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Mikado Pheasant Syrmaticus mikado
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Although probably secure inside protected areas, this species is suffering from persistant hunting and the problems associated with habitat loss. It is likely to have a moderately small population and range, which are declining, and it is therefore considered Near Threatened.

Taxonomic source(s)
del Hoyo, J.; Collar, N. J.; Christie, D. A.; Elliott, A.; Fishpool, L. D. C. 2014. HBW and BirdLife International Illustrated Checklist of the Birds of the World. Barcelona, Spain and Cambridge UK: Lynx Edicions and BirdLife International.

Distribution and population
Syrmaticus mikado is found in the mountains of central Taiwan (China). Yushan National Park was recently estimated to hold c.10,000 individuals, and the species is also known from several other protected areas. There may be some decline in its numbers outside protected areas but its high-altitude habitats are relatively secure and it is tolerant of secondary growth.

Population justification
The global population size has not been quantified, but the species is described as reasonably common (Madge and McGowan 2002). The population in Yushan National Park is estimated as c.10,000 individuals (Madge and McGowan 2002), representing a significant proportion of the species' global population. The global population estimate has has therefore been placed in the range of c.10,000-19,999 individuals. This equates to 6,667-13,333 mature individuals, rounded here to 6,000-15,000 mature individuals. Brazil (2009) estimates the population of Taiwan at c.100-10,000 breeding pairs.

Trend justification
There are no data on population trends; however, the species is suspected to be in decline owing to hunting and habitat degradation.

It inhabits forest with dense undergrowth and bamboo on steep mountain slopes between 1,800 and 3,300 m and possibly higher.

Heavy hunting pressure was a problem for it in the past, and appears to be returning at some sites, even within protected areas (C. Lin Bridgeman in litt. 2003). It has undoubtedly declined because of habitat loss, as driven by infrastructure development and landslides, and, in the long term, sub-populations may become isolated in protected areas.

Conservation Actions Underway
CITES Appendix I. Conservation Actions Proposed
Regularly monitor the population at selected sites. Asses the effect of hunting both inside and outside protected areas. Conduct local education programmes to discourage hunting. Enforce the protection afforded to the species by protected areas.

BirdLife International. 2001. Threatened birds of Asia: the BirdLife International Red Data Book. BirdLife International, Cambridge, U.K.

Brazil, M. 2009. Birds of East Asia: eastern China, Taiwan, Korea, Japan, eastern Russia. Christopher Helm, London.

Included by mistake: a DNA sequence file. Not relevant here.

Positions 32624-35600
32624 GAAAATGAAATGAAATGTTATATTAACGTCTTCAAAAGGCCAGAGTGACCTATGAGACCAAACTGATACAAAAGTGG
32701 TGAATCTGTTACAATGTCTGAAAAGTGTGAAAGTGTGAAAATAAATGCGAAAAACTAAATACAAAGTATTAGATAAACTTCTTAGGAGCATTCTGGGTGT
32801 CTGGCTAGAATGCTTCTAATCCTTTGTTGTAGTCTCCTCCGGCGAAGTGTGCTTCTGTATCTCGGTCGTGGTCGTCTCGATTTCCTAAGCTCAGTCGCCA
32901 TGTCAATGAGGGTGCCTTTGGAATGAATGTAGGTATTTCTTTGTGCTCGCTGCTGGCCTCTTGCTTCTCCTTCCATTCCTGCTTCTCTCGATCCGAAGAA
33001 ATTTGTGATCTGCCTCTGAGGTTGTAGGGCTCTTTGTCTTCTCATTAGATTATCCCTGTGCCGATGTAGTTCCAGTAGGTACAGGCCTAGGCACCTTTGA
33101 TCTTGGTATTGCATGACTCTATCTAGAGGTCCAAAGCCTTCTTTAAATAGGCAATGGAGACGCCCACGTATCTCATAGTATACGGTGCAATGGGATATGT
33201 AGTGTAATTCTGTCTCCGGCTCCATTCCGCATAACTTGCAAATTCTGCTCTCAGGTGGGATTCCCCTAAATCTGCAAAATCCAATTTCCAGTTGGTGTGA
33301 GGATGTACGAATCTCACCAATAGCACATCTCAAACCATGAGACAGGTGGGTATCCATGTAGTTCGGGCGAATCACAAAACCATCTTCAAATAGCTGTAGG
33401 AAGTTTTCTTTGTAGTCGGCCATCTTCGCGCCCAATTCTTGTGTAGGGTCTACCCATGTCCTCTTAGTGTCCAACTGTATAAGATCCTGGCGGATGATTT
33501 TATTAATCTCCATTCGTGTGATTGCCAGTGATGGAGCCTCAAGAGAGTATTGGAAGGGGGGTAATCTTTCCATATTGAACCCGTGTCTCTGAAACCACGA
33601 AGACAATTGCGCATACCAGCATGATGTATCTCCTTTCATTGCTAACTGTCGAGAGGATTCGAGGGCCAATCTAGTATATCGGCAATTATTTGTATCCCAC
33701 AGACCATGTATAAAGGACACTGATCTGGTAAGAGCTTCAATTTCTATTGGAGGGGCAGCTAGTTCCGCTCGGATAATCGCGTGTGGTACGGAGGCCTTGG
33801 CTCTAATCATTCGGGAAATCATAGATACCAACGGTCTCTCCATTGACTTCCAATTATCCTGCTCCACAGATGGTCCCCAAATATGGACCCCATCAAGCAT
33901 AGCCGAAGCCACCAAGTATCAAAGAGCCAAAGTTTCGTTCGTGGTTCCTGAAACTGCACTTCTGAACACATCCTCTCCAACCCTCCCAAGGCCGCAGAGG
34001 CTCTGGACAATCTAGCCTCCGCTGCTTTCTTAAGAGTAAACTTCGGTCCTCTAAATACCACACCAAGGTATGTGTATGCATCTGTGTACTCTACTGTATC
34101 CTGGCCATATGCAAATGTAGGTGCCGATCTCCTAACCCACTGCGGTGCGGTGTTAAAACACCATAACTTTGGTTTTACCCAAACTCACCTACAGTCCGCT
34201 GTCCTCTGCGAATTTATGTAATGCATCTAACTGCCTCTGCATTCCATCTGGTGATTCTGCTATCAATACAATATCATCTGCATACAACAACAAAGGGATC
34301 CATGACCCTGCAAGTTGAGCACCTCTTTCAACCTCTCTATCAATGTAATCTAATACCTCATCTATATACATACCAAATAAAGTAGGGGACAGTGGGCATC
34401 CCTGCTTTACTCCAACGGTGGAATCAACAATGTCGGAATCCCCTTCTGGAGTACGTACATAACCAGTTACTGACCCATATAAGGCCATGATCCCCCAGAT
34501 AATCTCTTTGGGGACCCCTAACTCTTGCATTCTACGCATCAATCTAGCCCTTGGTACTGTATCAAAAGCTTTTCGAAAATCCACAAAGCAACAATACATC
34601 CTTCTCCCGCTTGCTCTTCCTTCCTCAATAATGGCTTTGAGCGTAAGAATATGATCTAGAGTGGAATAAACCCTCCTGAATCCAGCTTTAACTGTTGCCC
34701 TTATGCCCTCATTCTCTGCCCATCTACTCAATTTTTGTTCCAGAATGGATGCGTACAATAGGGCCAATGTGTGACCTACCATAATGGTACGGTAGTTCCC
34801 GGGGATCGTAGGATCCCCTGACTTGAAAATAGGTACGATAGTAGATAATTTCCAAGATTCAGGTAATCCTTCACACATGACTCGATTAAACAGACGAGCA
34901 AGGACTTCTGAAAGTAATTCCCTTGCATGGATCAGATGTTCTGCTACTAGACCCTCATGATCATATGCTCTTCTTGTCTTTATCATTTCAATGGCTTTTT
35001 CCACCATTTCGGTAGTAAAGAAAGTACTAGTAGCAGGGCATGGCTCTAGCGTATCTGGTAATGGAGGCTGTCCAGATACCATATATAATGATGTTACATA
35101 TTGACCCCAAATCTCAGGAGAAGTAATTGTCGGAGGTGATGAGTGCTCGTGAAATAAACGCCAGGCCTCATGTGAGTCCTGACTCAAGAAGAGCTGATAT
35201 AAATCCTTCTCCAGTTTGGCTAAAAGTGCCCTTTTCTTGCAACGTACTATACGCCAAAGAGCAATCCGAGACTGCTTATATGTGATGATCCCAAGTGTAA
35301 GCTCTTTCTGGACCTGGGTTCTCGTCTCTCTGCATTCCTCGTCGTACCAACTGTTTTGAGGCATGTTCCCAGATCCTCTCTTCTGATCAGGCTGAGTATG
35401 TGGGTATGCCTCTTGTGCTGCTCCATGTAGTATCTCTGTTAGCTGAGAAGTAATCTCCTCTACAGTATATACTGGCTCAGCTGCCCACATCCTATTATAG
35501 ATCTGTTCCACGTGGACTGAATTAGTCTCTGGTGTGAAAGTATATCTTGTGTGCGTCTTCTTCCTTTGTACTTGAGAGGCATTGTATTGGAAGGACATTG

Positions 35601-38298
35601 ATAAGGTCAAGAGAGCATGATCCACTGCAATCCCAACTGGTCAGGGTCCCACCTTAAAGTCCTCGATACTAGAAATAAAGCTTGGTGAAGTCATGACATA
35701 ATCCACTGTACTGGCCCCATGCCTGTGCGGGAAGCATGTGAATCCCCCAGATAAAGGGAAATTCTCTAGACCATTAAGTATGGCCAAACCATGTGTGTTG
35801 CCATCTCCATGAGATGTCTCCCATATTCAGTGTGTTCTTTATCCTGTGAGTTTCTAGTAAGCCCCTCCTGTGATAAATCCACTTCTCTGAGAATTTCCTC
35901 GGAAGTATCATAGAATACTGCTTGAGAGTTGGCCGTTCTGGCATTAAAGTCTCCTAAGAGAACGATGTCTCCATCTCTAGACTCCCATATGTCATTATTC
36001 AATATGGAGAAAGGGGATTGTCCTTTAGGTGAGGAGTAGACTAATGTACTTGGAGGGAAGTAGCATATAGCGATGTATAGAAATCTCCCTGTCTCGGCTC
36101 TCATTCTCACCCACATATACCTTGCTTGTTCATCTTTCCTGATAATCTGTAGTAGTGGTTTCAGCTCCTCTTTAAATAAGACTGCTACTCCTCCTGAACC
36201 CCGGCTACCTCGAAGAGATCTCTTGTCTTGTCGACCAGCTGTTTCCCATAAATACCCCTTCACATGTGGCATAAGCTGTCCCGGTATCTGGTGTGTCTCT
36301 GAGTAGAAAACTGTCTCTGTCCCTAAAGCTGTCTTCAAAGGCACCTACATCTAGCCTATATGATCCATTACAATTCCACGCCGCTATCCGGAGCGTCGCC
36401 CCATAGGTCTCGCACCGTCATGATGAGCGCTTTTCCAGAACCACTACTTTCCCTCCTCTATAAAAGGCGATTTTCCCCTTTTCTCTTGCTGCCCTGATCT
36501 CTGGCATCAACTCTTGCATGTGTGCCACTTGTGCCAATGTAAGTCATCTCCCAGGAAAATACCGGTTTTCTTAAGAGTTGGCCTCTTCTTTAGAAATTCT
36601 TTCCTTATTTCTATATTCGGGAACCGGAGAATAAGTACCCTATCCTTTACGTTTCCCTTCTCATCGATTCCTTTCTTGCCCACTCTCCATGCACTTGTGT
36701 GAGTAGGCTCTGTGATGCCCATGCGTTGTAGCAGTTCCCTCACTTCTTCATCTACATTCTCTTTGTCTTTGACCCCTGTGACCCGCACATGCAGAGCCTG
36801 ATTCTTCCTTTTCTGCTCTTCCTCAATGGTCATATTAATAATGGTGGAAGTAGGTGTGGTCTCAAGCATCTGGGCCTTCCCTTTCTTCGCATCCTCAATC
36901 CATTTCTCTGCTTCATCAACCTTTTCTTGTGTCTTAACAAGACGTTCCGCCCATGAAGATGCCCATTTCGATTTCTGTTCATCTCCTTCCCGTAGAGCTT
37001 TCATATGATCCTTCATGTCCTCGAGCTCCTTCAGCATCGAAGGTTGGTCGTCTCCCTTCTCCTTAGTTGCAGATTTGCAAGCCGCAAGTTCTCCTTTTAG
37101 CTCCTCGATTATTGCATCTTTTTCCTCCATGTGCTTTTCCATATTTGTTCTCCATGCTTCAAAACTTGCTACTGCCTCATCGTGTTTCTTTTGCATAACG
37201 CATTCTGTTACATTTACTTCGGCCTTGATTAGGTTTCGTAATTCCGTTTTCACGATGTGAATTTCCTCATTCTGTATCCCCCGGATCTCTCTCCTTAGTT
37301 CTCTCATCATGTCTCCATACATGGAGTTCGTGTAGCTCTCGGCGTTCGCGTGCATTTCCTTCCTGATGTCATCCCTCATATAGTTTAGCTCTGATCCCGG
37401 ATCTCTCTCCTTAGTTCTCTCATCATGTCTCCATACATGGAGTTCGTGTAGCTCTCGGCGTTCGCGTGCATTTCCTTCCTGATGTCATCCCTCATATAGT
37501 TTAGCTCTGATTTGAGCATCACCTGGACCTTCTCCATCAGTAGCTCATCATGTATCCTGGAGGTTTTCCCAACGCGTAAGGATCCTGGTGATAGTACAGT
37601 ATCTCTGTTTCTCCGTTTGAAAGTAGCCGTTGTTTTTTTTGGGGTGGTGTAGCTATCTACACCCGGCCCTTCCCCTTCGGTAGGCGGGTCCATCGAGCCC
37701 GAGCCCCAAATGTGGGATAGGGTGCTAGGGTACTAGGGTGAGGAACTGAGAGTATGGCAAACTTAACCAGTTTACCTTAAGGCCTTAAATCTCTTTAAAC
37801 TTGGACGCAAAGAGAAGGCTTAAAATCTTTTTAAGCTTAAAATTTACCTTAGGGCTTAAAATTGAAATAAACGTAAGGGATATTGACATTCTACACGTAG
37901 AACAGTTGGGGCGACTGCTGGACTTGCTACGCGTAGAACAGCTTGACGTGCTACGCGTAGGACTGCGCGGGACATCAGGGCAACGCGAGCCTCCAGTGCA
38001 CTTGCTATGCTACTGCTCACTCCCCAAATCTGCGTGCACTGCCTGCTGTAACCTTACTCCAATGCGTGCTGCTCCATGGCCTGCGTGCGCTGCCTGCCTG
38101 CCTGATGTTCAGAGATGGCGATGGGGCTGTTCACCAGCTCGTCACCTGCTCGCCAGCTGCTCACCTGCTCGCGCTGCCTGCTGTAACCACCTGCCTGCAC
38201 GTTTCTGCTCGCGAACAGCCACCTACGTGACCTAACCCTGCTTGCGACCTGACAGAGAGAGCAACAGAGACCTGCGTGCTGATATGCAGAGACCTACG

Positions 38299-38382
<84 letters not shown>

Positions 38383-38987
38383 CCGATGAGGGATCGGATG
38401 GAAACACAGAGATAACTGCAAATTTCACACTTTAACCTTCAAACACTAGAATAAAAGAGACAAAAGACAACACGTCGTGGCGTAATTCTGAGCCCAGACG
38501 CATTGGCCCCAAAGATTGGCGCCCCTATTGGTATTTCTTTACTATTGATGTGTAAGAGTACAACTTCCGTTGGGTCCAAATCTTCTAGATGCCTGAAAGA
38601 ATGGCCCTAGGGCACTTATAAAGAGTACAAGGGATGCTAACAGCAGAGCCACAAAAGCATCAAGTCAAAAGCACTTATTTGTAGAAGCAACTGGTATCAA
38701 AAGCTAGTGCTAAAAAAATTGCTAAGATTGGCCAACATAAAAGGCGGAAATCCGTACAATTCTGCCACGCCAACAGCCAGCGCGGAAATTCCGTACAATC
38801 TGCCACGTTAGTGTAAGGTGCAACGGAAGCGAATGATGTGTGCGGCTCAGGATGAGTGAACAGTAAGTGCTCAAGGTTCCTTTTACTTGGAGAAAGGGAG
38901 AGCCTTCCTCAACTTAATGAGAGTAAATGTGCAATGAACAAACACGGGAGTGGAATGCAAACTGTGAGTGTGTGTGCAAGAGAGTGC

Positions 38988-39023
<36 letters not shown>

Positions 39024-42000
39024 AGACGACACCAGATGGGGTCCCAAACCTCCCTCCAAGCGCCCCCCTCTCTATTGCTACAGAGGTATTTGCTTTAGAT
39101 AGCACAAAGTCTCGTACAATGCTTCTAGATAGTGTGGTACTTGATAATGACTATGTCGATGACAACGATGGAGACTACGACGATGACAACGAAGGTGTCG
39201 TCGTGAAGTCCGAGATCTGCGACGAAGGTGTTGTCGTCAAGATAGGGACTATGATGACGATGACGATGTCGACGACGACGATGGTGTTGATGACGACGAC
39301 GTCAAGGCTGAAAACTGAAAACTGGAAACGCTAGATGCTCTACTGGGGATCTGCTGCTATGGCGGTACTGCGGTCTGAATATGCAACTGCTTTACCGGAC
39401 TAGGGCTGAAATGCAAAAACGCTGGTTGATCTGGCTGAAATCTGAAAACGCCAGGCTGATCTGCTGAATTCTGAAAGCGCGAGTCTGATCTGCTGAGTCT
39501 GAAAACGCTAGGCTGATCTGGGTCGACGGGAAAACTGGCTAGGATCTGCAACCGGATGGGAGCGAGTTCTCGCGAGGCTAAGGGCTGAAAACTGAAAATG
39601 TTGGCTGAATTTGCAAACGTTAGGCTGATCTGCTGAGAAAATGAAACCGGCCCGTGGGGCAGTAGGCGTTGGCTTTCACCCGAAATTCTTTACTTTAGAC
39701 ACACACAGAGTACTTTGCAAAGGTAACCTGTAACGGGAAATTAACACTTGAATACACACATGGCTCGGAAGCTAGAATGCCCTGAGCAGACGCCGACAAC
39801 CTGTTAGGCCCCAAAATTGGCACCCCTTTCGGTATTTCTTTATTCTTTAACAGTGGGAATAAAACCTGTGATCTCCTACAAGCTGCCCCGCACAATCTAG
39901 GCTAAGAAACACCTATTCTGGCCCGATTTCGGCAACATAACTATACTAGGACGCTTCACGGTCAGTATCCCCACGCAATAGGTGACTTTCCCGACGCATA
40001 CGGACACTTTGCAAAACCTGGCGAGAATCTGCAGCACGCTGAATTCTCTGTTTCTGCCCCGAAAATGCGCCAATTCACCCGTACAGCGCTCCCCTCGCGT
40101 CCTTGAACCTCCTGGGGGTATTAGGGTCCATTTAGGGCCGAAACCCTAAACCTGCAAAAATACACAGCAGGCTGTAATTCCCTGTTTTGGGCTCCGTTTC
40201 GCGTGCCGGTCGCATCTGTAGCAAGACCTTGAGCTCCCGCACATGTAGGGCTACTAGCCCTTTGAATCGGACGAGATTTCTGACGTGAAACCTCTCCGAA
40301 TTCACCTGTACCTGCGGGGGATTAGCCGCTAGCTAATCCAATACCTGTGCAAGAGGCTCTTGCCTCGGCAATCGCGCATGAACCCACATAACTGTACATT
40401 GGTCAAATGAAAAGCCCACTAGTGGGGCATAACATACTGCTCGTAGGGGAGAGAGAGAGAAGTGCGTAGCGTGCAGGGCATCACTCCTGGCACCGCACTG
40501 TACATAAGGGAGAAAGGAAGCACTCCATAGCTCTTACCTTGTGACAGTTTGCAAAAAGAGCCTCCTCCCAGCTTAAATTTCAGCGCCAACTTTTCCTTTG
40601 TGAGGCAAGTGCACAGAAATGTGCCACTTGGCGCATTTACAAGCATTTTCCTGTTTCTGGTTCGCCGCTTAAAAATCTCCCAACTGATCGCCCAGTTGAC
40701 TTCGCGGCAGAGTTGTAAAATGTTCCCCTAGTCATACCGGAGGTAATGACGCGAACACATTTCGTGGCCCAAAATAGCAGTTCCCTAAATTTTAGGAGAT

Madge, S.; McGowan, P. 2002. Pheasants, partridges and grouse: including buttonquails, sandgrouse and allies. Christopher Helm, London.

Further web sources of information
Detailed species accounts from the Threatened birds of Asia: the BirdLife International Red Data Book (BirdLife International 2001).

Explore HBW Alive for further information on this species

Search for photos and videos, and hear sounds of this species from the Internet Bird Collection

Text account compilers
Benstead, P., Keane, A., Mahood, S., Taylor, J.

Lin Bridgeman, C.

IUCN Red List evaluators
Butchart, S., Symes, A.

Recommended citation
BirdLife International (2016) Species factsheet: Syrmaticus mikado. Downloaded from on 28/10/2016. Recommended citation for factsheets for more than one species: BirdLife International (2016) IUCN Red List for birds. Downloaded from on 28/10/2016.

This information is based upon, and updates, the information published in BirdLife International (2000) Threatened birds of the world. Barcelona and Cambridge, UK: Lynx Edicions and BirdLife International, BirdLife International (2004) Threatened birds of the world 2004 CD-ROM and BirdLife International (2008) Threatened birds of the world 2008 CD-ROM. These sources provide the information for species accounts for the birds on the IUCN Red List.

To provide new information to update this factsheet or to correct any errors, please email BirdLife

To contribute to discussions on the evaluation of the IUCN Red List status of Globally Threatened Birds, please visit BirdLife's Globally Threatened Bird Forums.

Additional resources for this species

ARKive species - Mikado pheasant (Syrmaticus mikado) 0

Key facts
Current IUCN Red List category Near Threatened
Family Phasianidae (Pheasants, Partridges, Turkeys, Grouse)
Species name author (Ogilvie-Grant, 1906)
Population size 6000-15000 mature individuals
Population trend Decreasing
Distribution size (breeding/resident) 13,800 km2
Country endemic? Yes
Links to further information
- Additional Information on this species